As it isn’t an official thing, I don’t quite know how this works, but you can go to Watch Trek and watch any episode of any Star Trek series from the original series to Enterprise. The quality is pretty good too.

Vulcan hoodie

posted by Jason Kottke   Sep 22, 2010

Veer’s KERN zip-up has some competition for the nerdiest use of a zipper in fashion: the Vulcan hand sign hoodie from Threadless:

Vulcan Hoodie

William Shatner and Leonard Nimoy

posted by Aaron Cohen   Aug 04, 2010

If William Shatner did this interaction spoken-word style, well, that would be fantastic, wouldn’t it? Need something to take you through the night? Let it be this video of William Shatner and Leonard Nimoy discussing the theft of Nimoy’s bike. By Shatner.

(Via /Film)

Kirk/Spock musical slash fiction

posted by Jason Kottke   Jun 23, 2010

This mashup of Star Trek with Kesha’s Tik Tok just makes me really really happy.

Turns out there’s a whole mess of Kirk/Spock musical slash fiction (mash fiction?) on YouTube…there’s Kirk/Spock vs. Lady Gaga’s Monster, Kirk/Spock vs. She Blinded Me With Science, Kirk/Spock vs. I Kissed a Boy, Kirk/Spock vs. Jerry Mungo’s In the Summertime, Kirk/Spock/McCoy vs. The Beatles’ Come Together, Kirk/Spock vs. You Spin Me Round and many more. (via david)

Update: And here is Kirk/Spock vs. Closer by NIN, perhaps the Citizen Kane of Kirk/Spock musical slash fiction:

(thx, mark)

NASA movie posters

posted by Jason Kottke   Mar 23, 2010

For a number of their recent missions, NASA has designed movie-like posters. This one was pretty clearly influenced by Star Trek:

NASA Movie Poster

Pre-order Star Trek

posted by Jason Kottke   Aug 11, 2009

This is going to be beautiful in 1080p: pre-order Star Trek on Blu-ray (DVD too).

Potter, Stars Trek and Wars, Matrix all the same movie

posted by Jason Kottke   Jun 26, 2009

You’ve likely seen this comparison of Harry Potter and the first Star Wars movie but that comparison has recently been expanded to include not only Potter and Star Wars but also The Matrix and Abrams’ Star Trek.

Once upon a time, Luke | Kirk | Neo | Harry was living a miserable life. Feeling disconnected from his friends and family, he dreams about how his life could be different. One day, he is greeted by Obi Wan | Captain Pike | Trinity | Hagrid and told that his life is not what it seems, and that due to some circumstances surrounding his birth | birth | birth | infancy he was meant for something greater.

Update: The connecting theme is the monomyth. (via @adamlgerber)

Update: Or perhaps Potter is really Young Sherlock Holmes? (thx, stephen)

Khaaan! Agaiiin!

posted by Jason Kottke   Jun 02, 2009

While discussing this morning’s post about Khaaan! at the breakfast table with us, Ollie showed his growing dramatic range as an actor by reenacting the scene.

It’s no chicken dance, but it’s not bad.

Khaaan!

posted by Jason Kottke   Jun 02, 2009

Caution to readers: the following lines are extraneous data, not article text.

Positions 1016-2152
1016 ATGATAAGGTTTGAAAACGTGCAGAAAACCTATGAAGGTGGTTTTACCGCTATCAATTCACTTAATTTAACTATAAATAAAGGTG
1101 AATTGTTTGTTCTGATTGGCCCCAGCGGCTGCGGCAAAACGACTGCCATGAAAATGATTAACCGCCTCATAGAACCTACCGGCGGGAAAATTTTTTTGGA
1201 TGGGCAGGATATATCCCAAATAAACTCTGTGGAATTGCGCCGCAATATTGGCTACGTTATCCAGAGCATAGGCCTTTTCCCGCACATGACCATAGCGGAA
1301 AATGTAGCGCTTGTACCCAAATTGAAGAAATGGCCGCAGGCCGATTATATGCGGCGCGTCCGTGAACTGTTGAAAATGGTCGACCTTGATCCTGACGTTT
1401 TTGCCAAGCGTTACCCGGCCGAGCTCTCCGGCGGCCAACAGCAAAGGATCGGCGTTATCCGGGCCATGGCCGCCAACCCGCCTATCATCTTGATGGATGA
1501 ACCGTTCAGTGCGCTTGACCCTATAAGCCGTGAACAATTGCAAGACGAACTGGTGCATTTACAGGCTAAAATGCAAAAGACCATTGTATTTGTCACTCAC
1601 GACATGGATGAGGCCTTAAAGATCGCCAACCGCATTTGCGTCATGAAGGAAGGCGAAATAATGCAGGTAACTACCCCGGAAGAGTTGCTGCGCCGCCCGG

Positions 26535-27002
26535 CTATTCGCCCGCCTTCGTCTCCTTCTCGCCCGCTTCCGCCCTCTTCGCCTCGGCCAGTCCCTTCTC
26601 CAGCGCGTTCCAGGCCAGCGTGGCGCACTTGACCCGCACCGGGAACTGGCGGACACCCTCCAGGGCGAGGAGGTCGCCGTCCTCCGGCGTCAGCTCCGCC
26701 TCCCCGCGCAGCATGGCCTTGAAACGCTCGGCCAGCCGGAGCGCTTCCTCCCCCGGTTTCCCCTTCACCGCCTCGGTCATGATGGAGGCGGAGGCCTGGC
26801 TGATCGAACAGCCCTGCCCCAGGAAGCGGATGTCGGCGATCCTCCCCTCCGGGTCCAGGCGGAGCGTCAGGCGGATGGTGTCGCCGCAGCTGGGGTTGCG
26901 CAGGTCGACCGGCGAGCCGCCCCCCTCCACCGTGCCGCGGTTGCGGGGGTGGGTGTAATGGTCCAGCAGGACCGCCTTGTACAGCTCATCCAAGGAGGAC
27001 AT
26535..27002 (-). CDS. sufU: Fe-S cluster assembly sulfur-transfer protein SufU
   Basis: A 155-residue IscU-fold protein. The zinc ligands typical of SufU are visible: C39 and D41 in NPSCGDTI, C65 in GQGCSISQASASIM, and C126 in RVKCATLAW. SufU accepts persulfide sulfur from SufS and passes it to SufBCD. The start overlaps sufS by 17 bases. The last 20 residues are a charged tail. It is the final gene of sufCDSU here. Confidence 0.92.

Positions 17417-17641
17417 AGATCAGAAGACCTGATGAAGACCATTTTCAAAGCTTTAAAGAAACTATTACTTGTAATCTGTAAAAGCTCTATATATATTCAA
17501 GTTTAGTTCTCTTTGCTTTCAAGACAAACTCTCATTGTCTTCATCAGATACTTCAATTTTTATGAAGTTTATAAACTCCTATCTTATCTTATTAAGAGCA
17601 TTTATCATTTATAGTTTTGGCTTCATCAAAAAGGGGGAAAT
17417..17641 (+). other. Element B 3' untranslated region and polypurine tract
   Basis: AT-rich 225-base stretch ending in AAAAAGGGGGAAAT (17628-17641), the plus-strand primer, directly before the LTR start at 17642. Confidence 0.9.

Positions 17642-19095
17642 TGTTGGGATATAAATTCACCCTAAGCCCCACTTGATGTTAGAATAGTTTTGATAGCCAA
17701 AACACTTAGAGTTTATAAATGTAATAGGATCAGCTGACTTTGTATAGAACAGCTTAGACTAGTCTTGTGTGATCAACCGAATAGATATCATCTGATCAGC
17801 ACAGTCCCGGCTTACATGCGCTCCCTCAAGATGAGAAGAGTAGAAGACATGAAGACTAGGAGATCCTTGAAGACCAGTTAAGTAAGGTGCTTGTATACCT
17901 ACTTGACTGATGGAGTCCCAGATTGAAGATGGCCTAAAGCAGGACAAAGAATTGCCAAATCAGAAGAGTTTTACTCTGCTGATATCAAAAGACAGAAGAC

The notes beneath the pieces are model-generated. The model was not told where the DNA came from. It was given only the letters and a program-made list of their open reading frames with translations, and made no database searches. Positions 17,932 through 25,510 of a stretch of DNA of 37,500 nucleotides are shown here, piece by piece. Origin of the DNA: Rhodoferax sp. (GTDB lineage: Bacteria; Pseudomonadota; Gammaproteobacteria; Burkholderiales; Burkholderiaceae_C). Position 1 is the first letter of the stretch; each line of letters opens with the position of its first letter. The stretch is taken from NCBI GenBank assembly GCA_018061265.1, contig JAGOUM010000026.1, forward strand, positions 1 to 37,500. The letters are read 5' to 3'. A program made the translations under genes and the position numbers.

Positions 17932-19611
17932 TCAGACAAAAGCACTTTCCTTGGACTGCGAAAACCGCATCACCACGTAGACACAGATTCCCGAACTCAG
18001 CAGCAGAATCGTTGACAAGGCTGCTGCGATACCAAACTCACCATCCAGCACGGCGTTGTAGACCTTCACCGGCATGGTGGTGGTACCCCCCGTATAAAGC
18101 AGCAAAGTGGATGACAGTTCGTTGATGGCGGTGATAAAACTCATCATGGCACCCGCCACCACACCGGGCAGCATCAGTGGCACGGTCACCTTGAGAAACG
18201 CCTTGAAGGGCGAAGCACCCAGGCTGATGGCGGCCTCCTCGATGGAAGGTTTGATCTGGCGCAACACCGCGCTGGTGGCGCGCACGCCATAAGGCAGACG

Artist Daniel Martinico took William Shatner’s finest moment as an actor and stretched it out into a 15-minute video.

You’ll notice the crowd gets quiet after the first few seconds. It draws you in, forces you to pay attention, even if it’s just staring at the back and forth eye tics on Shatner’s face for a minute at a time. “In that moment everyone responds to it,” Martinico says. There’s laughing at first, but then people get into the rhythm of it and study the various little muscles as they pull and twitch on Kirk’s face. “It’s a phenomenal range in just a few seconds.”

Here’s the first two minutes of the video.

It’s pretty mesmerizing, even small and at poor quality. (via greg)

On rebooting Star Trek

posted by Jason Kottke   May 28, 2009

This post by Greg Hatcher contains two equally interesting parts:

1. A detailed examination of the Star Trek franchise which shows that the film by JJ Abrams is merely the latest in a long series of successful reboots.

2. A list of rules to follow to successfully reboot a franchise, whether it’s Star Trek or Bond or Batman.

Don’t abuse the audience goodwill. Remember, you sell the audience on your story based on certain expectations. Break that unspoken contract and you’re in trouble. No one bought a ticket for Spider-Man 3 thinking they were going to get a romance with musical comedy interludes, yet that’s what it felt like we got.

If you’re doing a new version of a beloved old property, that means you need to figure out what it was people liked and make damn sure it’s in there. That doesn’t mean you have to do it the same way every time, you just have to do it. James Bond movies have been retooled a number of times, but we never lose the license to kill, the exquisite stunt work, the Bond theme music, or the cool cars and hot girls. There’s about a million miles of difference between Moonraker and Casino Royale, but they’re both recognizably Bond movies and they were both successful, because they met the baseline audience expectation of what a James Bond movie would give them.

(via rebecca blood)

Star Trek lens flares

posted by Jason Kottke   May 13, 2009

Did you notice all the lens flares in Star Trek? JJ Abrams’ rationale for them — he refers to them as “another actor” in the movie — is pretty interesting.